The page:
Environment & Energy

California dreaming: A plan to phase out petrol and diesel cars that might actually work

Related Content Transport is now the UK’s biggest source of climate-warming greenhouse gases. While other sectors slash their carbon footprint, our cars alone continue to produce 15 per cent of annual emissions — and the figure is still rising. To tackle this, earlier...
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Route ‘35

Transport is now the UK’s biggest source of climate-warming greenhouse gases. While other sectors slash their emissions, cars continue to produce 15% of our annual emissions, and the figure is still rising.

To solve this, the Government plans to ban new petrol and diesel cars by 2035. Here Policy Exchange sets out how this can be achieved, following best international practice.

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Scrapping the scrappage scheme

It is welcome news that UK Government has dismissed reports that it was considering a scrappage scheme for petrol and diesel cars as a short-term economic stimulus measure. In a typical scrappage scheme, the government would pay car owners to scrap their current vehicle in return for credit against a new one, thereby stimulating the manufacturing sector. However, scrappage schemes are generally not a desirable policy, because they tend to be an inefficient use of public funds, work against the grain of transport decarbonisation, and send mixed price signals alongside Electric Vehicle subsidies.

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Electricity markets under pressure

The Coronavirus has challenged all sectors of the UK economy, and electricity markets have been no exception. Electricity demand is down by as much as 20%, causing periods of negative electricity prices and unprecedented strain on the Electricity System Operator (ESO), run by National Grid. The ESO is responsible for ensuring that the system can respond to lightning strikes and faults at power stations, and that power lines don’t become overloaded. To do this, the ESO takes “balancing actions”, paying to turn down some generators and paying to turn up others.

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Outbreaks and Spillovers

Zoonotic pathogens (those that originate in animals) are a growing risk to human populations. There were three times as many outbreaks in the 1990s as in the 1940s, and cases continue to rise. The majority of new infectious diseases originate in animals, including well-known diseases such as SARS, avian flu, Ebola and HIV. Whilst too early to say for sure, it is likely that SARS-CoV2 (the virus that causes COVID-19) originated in bats. Here Policy Exchange examines what is to be done to reduce the threat to human health and the global economy.

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Time to plant – and harvest – more trees

All political parties agree that the UK needs more trees, but stimulating markets to support forestry and supporting sustainable wood use also needs to be part of land policy after Brexit, argues a new paper from Policy Exchange’s award-winning Energy and Environment...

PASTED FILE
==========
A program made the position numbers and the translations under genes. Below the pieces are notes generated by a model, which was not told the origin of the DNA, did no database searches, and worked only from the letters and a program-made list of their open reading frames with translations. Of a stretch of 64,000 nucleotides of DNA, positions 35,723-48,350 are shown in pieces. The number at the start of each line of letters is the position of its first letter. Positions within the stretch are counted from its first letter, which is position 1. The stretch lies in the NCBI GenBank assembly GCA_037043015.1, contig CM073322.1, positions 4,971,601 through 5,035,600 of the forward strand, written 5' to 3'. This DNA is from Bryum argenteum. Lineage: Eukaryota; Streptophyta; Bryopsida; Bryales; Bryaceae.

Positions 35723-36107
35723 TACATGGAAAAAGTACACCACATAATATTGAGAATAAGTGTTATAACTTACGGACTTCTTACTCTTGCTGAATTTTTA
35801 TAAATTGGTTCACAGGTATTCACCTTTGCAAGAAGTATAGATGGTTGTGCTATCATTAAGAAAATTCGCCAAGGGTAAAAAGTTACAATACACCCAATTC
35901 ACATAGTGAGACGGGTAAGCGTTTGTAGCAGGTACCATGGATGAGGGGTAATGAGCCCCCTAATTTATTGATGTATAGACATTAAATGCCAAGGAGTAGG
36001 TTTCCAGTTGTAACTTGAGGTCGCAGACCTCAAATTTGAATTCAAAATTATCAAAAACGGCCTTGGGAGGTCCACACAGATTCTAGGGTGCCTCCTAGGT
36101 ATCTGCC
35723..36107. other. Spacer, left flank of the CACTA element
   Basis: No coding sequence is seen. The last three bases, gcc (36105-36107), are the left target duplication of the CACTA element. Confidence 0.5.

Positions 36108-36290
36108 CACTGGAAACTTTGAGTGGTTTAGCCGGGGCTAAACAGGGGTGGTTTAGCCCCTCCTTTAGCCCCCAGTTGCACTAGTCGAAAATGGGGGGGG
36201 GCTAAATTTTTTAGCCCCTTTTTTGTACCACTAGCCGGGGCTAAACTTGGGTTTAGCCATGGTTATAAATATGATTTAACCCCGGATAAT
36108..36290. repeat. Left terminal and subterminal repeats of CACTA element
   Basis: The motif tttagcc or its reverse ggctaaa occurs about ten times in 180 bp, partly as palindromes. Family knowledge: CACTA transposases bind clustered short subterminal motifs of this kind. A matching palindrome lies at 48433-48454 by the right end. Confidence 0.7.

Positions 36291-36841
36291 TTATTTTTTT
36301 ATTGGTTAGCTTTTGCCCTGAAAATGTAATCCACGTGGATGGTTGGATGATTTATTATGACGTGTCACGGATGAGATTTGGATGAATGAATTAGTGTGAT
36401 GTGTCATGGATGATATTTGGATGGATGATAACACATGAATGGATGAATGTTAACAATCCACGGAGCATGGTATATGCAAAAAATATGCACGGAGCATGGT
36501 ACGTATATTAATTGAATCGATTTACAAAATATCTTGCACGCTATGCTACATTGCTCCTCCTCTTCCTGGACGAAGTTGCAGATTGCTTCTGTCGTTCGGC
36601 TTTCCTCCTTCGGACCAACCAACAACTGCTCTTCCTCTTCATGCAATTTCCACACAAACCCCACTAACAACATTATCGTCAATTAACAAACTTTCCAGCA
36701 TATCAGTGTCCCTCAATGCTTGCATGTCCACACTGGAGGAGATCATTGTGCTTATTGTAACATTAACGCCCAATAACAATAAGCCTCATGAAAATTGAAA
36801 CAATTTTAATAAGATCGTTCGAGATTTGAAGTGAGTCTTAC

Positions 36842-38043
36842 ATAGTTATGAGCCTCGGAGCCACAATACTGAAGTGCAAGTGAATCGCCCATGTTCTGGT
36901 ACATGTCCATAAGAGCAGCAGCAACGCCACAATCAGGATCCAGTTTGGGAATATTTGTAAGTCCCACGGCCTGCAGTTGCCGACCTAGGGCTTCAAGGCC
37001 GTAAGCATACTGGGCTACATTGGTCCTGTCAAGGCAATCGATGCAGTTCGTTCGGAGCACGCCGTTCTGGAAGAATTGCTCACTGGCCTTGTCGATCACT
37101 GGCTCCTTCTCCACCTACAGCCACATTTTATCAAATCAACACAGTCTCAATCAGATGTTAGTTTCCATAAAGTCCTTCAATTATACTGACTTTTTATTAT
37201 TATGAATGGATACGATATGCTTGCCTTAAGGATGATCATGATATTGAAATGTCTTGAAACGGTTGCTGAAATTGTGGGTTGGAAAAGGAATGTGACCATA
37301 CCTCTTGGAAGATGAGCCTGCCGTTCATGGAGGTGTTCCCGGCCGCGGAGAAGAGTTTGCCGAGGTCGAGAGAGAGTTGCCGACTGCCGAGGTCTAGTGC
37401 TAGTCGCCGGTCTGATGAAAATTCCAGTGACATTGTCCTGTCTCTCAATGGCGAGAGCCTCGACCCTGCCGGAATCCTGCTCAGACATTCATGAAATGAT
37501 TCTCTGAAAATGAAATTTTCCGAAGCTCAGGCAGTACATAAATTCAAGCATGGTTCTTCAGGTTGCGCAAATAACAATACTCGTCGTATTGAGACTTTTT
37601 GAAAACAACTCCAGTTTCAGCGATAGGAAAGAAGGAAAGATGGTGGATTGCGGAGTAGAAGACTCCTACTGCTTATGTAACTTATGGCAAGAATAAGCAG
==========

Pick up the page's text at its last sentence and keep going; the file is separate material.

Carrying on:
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Latest Environment & Energy Publications

Fuelling the Future

Fuelling the Future

and

Scotland and North East England offer the best opportunities for successful hydrogen production hubs, while investment in cost-effective hydrogen production technologies – such as electrolysis – would open up export opportunities and address both the Industrial and Clean Growth strategies, according to the new report from Policy Exchange’s award-winning energy team, with a Foreword from the first elected Tees Valley Mayor, Ben Houchen.

Latest Environment & Energy Blogs

Net Zero needs a democratic mandate

Net Zero needs a democratic mandate

Related Content Net Zero will face a backlash if it doesn't attain a proper mandate - this election must give it one, argues Benedict McAleenan from Policy Exchange This article was originally published at BusinessGreen.com  Whether its 'Essex man', 'Mondeo man' or...

Are we really on the cusp of a ‘hydrogen economy’?

Are we really on the cusp of a ‘hydrogen economy’?

Hydrogen is making headlines again, but is the excitement justified? Josh Burke examines if we are really on the cusp of a ‘hydrogen economy’ and why the Government is right to target investment at lowering the high cost of producing large volumes of low carbon hydrogen.

Latest Environment & Energy News

Michael Taylor gives evidence to Environment Committee

Michael Taylor gives evidence to Environment Committee

Farmers should be rewarded for land stewardship and public goods, and removing tariffs will increase consumer choice and keep prices down, helping the poorest most. That was the message Policy Exchange’s Economics Research Fellow Michael Taylor gave to the EFRA Select Committee when discussing Farming Tomorrow, our seminal report on opportunities for replacing the Common Agricultural Policy after Brexit.

Policy Exchange report on Small Modular Reactors features in Financial Times

Policy Exchange report on Small Modular Reactors features in Financial Times

Policy Exchange’s report on Small Modular Reactors featured in a Financial Times article on the challenges faced by the nuclear industry. Energy and Environment Research Fellow Matt Rooney commented that SMRs are “among the best options for meeting the “previously unthinkable levels of new low-carbon electricity” that will be needed in coming years to charge electric vehicles and replace coal and gas”.

Latest Environment & Energy Events

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Head of Housing, Transport and the Urban Space, @bswud spoke to @JuliaHB1 about ‘Planning for the future’ You can listen below 👇 m.youtube.com/watch?…

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